Hans Andersen's Fairy Tales/A Great Sorrow

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Hans Andersen's Fairy Tales (1888) - p. 21.png


This story has two parts. The first part might be left out; but it explains a few particulars, we will relate it.

I was staying once for a few days at a gentleman’s house in the country while the master was absent. In the meantime, a lady called from the next town to see him, as she wished, she said, to dispose of shares in her tan-yard. She had her papers with her, and I advised her to put them in an envelope, and address them to the “General Commissary of War, Knight, etc.” She listened attentively, and then seized the pen; hesitated, and then begged me to repeat the address more slowly. I did so, and she began to write, but when she got half through the words, she stopped and sighed deeply, and said, “I am only a woman.” She had a pug dog with her, and while she wrote Puggie seated himself on the ground and growled. She had brought him for his health and amusement, and it was not quite polite to offer a visitor only the bare floor to sit upon. Puggie had a snub nose, and he was very fat, “He doesn’t bite,” said the lady; “he has no teeth; he is like one of the family, very faithful, but sometimes glumpy. That is the fault of my grandchildren, they teaze him so; when they play at having a wedding, they want to make him the bride’s-maid, and he does not like it, poor old fellow.” Then she finished her writing, gave up her papers, and went away, taking Puggie on her arm. And this ends the first part of the story.

Puggie died. And that begins the second part.

I arrived at the town about a week afterwards, and put up at an inn. The windows of the inn looked into a courtyard, which was divided into two parts by a wooden partition; in one half hung a quantity of skins and hides, both raw and tanned. It was evidently a tan-yard, containing all the materials required for tanning, and it belonged to the widow lady, Puggie’s mistress. Puggie had died the morning I arrived there, and was to be buried in the yard. The grandchildren of the widow, that is to say, the tanner’s widow, for Puggie had never been married, filled up the grave. It was a beautiful grave, and must have been quite pleasant to lie in. They bordered the grave with pieces of flower-pots, and strewed it over with sand. In the centre they stuck half a beer bottle, with the neck uppermost, which certainly was not allegorical. Then the children danced round the grave, and the eldest of the boys among them, a practical youngster of seven years, proposed that there should be an exhibition of Puggie’s burial place, for all who lived in the lane. The price of admission was to be a trouser button, which every boy was sure to have, as well as one to spare for a little girl. This proposal was agreed to with great exclamations of pleasure. All the children from the street, and even from the narrow lane at the back, came flocking to the place, and each gave a button, and many were seen during the afternoon going about with their trousers held up by only one brace, but then they had seen Puggie’s grave, and that was a sight worth much more. But in front of the tan-yard, close to the entrance, stood a very pretty little girl clothed in rags, with curly hair, and eyes so blue and clear it was a pleasure to look into them. The child spoke not a word, nor did she cry; but each time the little door opened, she gave a long, lingering look into the yard. She had not a button, she knew that too well, and therefore she remained standing sorrowfully outside, till all the other children had seen the grave, and were gone away, then she sat down, covered her eyes with her little brown hands, and burst into tears. She was the only one who had not seen Puggie’s grave. It was as great a grief to her as any grown person could experience. I saw this from above; and how many a grief of our own and others can make us smile, if looked at from above?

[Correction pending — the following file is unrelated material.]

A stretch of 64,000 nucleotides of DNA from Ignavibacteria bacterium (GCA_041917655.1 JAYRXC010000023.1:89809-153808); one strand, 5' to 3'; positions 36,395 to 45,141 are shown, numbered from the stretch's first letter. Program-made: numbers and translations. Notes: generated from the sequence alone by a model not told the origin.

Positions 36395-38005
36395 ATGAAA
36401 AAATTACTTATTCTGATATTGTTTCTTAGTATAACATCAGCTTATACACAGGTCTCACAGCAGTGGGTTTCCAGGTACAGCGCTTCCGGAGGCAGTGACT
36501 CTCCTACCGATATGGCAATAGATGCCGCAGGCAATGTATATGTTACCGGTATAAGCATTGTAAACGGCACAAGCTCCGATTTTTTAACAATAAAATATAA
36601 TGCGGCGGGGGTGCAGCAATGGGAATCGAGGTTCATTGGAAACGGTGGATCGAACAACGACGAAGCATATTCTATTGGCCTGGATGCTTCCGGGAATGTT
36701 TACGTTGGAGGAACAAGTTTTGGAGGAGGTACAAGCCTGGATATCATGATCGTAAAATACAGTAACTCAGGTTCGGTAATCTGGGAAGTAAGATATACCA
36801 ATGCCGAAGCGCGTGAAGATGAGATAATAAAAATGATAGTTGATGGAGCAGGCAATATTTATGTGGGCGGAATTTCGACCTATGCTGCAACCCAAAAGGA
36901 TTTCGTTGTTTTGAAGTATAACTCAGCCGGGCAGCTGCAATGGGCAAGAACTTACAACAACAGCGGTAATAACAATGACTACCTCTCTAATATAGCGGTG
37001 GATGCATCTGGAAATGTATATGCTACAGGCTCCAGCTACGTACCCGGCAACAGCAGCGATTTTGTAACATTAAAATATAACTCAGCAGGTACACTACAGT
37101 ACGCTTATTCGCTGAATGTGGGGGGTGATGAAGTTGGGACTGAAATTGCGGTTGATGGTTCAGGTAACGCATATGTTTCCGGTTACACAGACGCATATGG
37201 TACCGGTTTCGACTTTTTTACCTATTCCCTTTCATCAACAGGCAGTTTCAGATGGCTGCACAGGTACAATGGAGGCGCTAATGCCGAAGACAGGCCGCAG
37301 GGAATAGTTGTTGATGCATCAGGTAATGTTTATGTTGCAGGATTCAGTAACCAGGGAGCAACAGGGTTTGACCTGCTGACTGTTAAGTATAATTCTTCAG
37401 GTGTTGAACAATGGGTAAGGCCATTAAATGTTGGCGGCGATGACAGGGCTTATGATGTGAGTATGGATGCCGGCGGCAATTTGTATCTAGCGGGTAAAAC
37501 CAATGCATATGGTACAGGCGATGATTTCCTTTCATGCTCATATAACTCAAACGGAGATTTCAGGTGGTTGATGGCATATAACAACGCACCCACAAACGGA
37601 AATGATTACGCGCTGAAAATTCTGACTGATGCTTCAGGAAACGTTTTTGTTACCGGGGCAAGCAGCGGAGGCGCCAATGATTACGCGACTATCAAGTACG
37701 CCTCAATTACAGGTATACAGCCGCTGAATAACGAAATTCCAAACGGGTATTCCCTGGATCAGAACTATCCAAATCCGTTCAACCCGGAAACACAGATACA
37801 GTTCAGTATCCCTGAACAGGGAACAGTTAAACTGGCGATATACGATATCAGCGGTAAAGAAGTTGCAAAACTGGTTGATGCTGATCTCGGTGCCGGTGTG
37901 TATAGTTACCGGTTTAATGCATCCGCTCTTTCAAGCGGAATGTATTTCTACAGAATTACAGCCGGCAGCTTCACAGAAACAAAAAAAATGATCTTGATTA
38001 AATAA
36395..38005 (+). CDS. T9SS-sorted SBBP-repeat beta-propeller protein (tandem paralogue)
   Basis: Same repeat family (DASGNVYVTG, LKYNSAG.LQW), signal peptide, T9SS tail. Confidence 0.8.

This is the story: and whoever does not understand it may go and purchase a share in the widow’s tan-yard.